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Calvin council calls for a stop to cyberbullying

Township makes clear online attacks are not ‘acceptable nor tolerated’
Calvin Township~community centre~photo supplied (2)small~crop 2000x1330 ratio
Calvin's mayor and council have issued a release denouncing those who have been cyberbullying them / File photo, supplied

Calvin’s municipal council has issued a public statement “denouncing some of the recent bad behaviour from some of our local citizens” who have taken to “publicly cyberbully the Mayor and Council.”

The letter was released on May 25th, but the “bad behaviour” has been occurring for months, explained Giacomo Pastore, who penned the letter on the municipality’s behalf. The municipality was unsure how to handle the situation initially, so it reached out to Expertise for Municipalities (E4M) in Sault Ste. Marie for advice.

E4M is a non-profit organization that offers training and advice to municipalities. It also provides Integrity Commissioner services, which Calvin has used in the past. After asking E4M for advice on how to handle the instances of online bullying, E4M contacted Pastore, the president of Summit PCG, which specializes in communications, and asked him to draft a letter on the municipality’s behalf, denouncing the online harassment.

“They’ve had enough,” Pastore said, and the letter publicly declared that, although council is still “looking into other avenues” to remedy the situation should the harassment continue.

“We are elected and appointed to lead, make decisions, maintain and provide municipal services to all citizens of this community,” Mayor Ian Pennell said, and “there should be no acceptance of bullying, negative criticism, and defamation of character for those who stepped up to make this a better place to live.”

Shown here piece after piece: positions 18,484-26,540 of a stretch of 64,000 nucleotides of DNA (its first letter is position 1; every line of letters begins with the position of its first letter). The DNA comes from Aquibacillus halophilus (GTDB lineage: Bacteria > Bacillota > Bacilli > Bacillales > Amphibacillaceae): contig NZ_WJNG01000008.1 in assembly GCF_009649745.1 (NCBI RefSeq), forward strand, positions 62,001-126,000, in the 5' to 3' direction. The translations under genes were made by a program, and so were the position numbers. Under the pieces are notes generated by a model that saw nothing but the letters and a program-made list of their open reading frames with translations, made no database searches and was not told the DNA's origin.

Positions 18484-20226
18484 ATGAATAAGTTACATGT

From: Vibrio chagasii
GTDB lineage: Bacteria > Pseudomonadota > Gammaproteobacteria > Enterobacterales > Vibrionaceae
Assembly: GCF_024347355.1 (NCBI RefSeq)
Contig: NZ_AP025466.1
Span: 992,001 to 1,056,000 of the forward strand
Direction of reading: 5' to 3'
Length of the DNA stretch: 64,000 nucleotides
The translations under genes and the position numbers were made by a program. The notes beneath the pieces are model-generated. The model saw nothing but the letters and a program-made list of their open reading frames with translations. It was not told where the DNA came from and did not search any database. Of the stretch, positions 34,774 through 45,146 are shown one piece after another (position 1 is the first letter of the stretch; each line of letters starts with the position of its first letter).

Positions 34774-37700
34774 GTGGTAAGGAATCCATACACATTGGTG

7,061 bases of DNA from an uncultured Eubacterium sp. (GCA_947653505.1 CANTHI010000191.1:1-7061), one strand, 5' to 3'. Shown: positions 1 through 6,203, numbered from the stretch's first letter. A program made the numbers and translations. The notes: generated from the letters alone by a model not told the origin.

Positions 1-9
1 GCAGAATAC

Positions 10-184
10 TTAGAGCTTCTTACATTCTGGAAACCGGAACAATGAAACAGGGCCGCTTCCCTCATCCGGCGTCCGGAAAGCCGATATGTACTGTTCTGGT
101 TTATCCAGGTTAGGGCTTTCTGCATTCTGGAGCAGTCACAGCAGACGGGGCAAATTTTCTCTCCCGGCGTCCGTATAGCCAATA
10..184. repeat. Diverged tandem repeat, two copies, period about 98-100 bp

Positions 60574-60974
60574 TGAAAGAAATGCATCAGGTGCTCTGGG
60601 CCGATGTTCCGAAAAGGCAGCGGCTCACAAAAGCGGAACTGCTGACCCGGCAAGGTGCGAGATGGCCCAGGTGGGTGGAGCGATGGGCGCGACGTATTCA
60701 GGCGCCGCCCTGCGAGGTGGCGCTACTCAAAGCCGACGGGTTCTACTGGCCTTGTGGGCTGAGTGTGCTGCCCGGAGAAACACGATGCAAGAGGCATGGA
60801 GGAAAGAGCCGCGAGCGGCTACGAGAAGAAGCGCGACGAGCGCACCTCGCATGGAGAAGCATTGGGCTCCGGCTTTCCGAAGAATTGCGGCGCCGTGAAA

The mayor clarified that no council member should be subject to “phone bullying and cyberbullying” from a few individuals “who feel empowered by their computer to chastise” the work council does for the community.

“It’s a continual barrage of negative comments,” Pastore mentioned, noting that besides the calls, texts, and social media messages and comments, a website was also built to mock the sitting council. Moreso, at times municipal staff receive these messages as well, which is creating “a toxic work environment.”

The instances of cyberbullying are “unfortunate” the mayor said, and those individuals making the comments are setting “terrible examples” for the community. The behaviour “tarnishes this community’s credibility” the mayor continued and sends “the wrong message” about Calvin to other municipalities and to those “who might consider living or moving to our beautiful community in the future.”

David Briggs is a Local Journalism Initiative reporter who works out of BayToday, a publication of Village Media. The Local Journalism Initiative is funded by the Government of Canada.

David Briggs, Local Journalism Initiative reporter

About the Author: David Briggs, Local Journalism Initiative reporter

David Briggs is a Local Journalism Initiative reporter covering civic and diversity issues for BayToday. The Local Journalism Initiative is funded by the Government of Canada
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